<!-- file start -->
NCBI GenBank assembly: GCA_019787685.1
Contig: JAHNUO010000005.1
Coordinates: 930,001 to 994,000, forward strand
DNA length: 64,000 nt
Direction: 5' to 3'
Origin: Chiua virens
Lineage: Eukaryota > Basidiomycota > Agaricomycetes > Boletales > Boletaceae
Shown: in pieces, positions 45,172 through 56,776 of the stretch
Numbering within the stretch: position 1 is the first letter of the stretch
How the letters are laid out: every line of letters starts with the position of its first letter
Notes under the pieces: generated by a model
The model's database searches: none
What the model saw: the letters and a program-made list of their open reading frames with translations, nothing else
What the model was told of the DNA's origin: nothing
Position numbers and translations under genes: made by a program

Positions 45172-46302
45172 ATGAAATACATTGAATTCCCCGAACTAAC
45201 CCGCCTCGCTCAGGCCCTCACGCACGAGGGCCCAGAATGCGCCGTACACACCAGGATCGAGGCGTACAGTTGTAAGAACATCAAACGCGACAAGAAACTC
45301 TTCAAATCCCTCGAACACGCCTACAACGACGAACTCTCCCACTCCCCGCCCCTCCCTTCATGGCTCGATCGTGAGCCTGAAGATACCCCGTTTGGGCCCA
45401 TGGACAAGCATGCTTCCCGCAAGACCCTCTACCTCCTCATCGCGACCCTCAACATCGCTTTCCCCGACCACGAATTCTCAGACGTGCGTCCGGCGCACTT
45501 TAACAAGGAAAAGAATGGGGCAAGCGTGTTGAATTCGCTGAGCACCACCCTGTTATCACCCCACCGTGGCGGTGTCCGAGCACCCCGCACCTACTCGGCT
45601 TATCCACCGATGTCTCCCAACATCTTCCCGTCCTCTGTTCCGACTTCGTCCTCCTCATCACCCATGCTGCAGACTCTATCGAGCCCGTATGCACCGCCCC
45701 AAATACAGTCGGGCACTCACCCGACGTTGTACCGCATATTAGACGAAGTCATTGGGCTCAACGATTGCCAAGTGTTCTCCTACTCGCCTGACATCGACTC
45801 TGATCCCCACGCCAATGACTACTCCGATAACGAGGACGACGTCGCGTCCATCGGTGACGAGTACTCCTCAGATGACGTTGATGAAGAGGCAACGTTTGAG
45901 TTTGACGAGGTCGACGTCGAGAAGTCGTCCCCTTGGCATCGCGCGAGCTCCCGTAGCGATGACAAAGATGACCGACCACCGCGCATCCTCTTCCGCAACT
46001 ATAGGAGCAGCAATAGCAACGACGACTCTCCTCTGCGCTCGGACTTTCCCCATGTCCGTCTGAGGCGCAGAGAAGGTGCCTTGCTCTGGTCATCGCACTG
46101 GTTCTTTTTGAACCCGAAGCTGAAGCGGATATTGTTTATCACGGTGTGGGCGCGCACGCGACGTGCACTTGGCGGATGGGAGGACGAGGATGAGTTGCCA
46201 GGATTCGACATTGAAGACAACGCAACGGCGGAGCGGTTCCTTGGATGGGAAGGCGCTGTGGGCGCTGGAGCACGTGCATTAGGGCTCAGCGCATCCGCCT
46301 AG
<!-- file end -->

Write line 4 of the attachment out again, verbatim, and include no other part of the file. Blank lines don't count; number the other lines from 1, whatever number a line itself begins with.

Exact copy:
DNA length: 64,000 nt